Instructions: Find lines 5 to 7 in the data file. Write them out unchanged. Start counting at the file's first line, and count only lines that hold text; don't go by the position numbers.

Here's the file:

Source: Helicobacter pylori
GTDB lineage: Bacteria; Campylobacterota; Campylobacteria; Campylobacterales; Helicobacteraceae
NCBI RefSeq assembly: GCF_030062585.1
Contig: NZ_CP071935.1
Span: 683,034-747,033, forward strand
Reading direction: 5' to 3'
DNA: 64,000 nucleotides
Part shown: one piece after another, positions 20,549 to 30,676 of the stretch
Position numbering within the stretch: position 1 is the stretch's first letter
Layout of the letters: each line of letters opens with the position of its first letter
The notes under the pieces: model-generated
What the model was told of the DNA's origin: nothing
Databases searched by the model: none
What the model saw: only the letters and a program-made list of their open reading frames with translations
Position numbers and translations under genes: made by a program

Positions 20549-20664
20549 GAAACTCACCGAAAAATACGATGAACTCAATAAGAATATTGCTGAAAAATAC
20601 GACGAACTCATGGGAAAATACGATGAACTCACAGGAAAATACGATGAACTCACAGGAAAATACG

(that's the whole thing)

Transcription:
Span: 683,034-747,033, forward strand
Reading direction: 5' to 3'
DNA: 64,000 nucleotides